Myth and Memory: Representing and Misrepresenting National Cultures and Peoples
|05 May 2016 through 06 May 2016|
|30 Dec 2015|
|Arts & Humanities > Languages/Literature|
Myth and Memory: Representing and Misrepresenting National Cultures and Peoples - 2nd International Conference of English and American Studies, 5-6 May 2016 organized by Department of English and American Studies, Faculty of Foreign Languages “Luigj Gurakuqi” University of Shkodra, Albania CALL FOR PAPERS The Department of English and American Studies is pleased to announce a call for papers for an international and inter-disciplinary conference to be held at the University of Shkodra in May 2016. The end of the 20th century saw the break-up of several apparently established nation states, often following violent conflict. All this took place paradoxically in an era in which the idea of universal human rights was widely promoted in the context of a so-called globalised economy. The virulent racism of the early 20th century returned as „ethnic cleansing‟. This process, compounded by sectarian, linguistic and cultural difference and rivalry has continued into our own century seemingly accompanied by even greater violence. The older religious and imperial orders were largely replaced during the 19th century by the appeal to a new dynamic of „nation building‟. What appeared as a progressive movement of liberation, one of the grands recits of history, had consequences that proved disastrous, not least for Europe‟s „dark twentieth century‟. The subsequent break-up of Europe‟s overseas empires, the struggles for anti-colonial independence, may be thought in many cases to have produced similar results. Patriotic sentiment and revolutionary fervour, in both their positive and negative formations, have always been deeply entwined with cultural and educational activities and programmes. The whole fabric of civilisation is present: writing novels, history, poetry, journalism; composing music; sculpture, painting and architecture; building schools and universities; science andtechnology; mobilising and training armies; founding constitutions; establishing territorial and sectarian/confessional claims are all necessary and complementary features of a conflicted„modernity‟, that defers to the existence of nation states, while invoking a wider common multi- cultural humanity. In order to explore these issues, whether in the past or the present (or even, possibly, the future) we invite papers that address aspects of national, ethnic, sectarian, linguistic and cultural identities, and their relative importance as they are manifest in the following fields: Literary, artistic, and popular cultural (film, TV, newspapers, etc) production Political and economic history Legal and educational systems and practices Social psychology We hope to attract speakers from a wide variety of disciplines including literary, media and cultural studies; linguistics; sociology and political science; theology and philosophy; law and economics; history; education. Abstracts no longer than 300 words in English with up to 5 key words should be sent to email@example.com or firstname.lastname@example.org by 30 December, 2015. Please make sure you include the title, the author‟s name, affiliation and email. The conference fee of 80 euros includes the book of proceedings, conference material, conference dinner, refreshments, and certificate. The payment method, information about accommodation and other details will be available shortly on the conference website which is currently under construction.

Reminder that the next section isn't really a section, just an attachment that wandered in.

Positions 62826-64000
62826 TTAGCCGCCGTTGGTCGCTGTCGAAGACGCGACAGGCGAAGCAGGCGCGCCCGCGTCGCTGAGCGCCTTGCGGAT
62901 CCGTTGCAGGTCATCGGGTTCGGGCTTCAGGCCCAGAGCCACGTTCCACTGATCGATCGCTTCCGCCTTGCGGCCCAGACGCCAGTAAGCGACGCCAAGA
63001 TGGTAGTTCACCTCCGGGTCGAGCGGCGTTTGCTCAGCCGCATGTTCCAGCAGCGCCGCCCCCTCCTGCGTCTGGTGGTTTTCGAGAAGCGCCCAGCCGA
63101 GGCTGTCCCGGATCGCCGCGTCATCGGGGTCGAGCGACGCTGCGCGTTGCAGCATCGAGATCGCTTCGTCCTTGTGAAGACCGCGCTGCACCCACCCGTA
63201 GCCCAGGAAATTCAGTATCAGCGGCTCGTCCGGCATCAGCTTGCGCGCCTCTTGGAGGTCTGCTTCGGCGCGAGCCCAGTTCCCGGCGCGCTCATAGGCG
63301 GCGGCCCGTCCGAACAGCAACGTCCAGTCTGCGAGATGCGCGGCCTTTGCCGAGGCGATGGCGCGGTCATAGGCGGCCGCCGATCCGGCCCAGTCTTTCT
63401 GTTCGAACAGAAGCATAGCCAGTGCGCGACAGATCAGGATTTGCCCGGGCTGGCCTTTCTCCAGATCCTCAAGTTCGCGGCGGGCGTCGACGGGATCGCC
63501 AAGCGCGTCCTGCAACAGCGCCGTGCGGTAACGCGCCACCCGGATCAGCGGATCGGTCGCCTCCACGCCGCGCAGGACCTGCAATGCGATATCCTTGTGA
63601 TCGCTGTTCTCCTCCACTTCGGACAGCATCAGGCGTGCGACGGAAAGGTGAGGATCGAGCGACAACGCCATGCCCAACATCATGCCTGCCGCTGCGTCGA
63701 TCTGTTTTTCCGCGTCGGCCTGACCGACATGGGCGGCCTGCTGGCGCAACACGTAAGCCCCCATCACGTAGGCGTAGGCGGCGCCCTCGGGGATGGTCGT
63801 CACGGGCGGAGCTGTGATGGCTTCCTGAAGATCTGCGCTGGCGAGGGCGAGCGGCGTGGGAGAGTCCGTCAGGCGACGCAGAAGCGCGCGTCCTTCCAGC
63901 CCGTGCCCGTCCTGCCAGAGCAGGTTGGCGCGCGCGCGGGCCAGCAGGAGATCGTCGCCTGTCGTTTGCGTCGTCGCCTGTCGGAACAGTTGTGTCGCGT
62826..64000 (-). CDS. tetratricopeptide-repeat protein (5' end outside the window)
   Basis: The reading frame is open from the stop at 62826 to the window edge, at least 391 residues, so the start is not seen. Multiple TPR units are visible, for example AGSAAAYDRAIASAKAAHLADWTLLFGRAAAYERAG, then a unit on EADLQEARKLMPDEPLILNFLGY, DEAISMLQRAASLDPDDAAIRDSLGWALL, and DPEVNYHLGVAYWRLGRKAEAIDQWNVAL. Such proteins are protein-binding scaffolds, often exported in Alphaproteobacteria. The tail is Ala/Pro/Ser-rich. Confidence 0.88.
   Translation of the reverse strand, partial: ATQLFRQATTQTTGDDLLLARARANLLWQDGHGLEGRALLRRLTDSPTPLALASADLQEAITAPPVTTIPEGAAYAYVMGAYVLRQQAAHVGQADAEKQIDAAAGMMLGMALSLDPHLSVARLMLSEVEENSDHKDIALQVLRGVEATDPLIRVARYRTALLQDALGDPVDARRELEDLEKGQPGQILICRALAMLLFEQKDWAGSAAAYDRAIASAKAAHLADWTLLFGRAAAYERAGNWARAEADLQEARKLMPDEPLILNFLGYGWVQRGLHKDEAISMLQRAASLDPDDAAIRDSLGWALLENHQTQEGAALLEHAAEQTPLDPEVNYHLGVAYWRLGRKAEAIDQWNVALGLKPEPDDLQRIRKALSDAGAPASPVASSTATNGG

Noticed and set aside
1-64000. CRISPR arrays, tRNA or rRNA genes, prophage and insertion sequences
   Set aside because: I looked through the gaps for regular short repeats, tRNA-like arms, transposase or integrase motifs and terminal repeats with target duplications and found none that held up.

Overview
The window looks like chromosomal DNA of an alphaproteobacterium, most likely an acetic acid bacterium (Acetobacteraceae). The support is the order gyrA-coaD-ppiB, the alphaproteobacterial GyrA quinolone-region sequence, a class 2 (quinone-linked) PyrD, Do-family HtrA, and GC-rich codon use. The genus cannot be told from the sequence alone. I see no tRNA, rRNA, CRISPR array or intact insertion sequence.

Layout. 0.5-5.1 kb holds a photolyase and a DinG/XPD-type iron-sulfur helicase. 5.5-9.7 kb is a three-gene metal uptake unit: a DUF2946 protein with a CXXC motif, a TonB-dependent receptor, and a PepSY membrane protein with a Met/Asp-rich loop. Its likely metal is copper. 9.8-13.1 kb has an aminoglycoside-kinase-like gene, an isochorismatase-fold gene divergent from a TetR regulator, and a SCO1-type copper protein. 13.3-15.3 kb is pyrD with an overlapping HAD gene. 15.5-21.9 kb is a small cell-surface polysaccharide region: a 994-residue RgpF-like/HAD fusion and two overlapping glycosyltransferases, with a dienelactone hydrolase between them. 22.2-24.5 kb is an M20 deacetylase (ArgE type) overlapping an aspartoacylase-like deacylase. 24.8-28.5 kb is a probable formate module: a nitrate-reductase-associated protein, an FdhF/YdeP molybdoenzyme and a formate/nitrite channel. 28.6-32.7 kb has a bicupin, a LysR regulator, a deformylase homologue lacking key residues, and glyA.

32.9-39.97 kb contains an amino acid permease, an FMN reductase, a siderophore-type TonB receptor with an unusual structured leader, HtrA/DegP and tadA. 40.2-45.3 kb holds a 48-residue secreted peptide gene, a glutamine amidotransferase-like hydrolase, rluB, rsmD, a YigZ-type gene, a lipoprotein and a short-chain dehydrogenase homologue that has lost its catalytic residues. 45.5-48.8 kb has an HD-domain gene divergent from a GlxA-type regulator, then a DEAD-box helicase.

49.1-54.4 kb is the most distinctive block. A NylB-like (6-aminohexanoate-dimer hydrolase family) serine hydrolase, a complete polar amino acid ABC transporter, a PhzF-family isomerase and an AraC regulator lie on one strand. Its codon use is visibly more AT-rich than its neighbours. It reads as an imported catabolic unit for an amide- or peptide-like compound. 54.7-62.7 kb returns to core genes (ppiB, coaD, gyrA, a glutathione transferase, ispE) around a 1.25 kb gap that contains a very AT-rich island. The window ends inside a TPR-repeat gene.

08 October 2015
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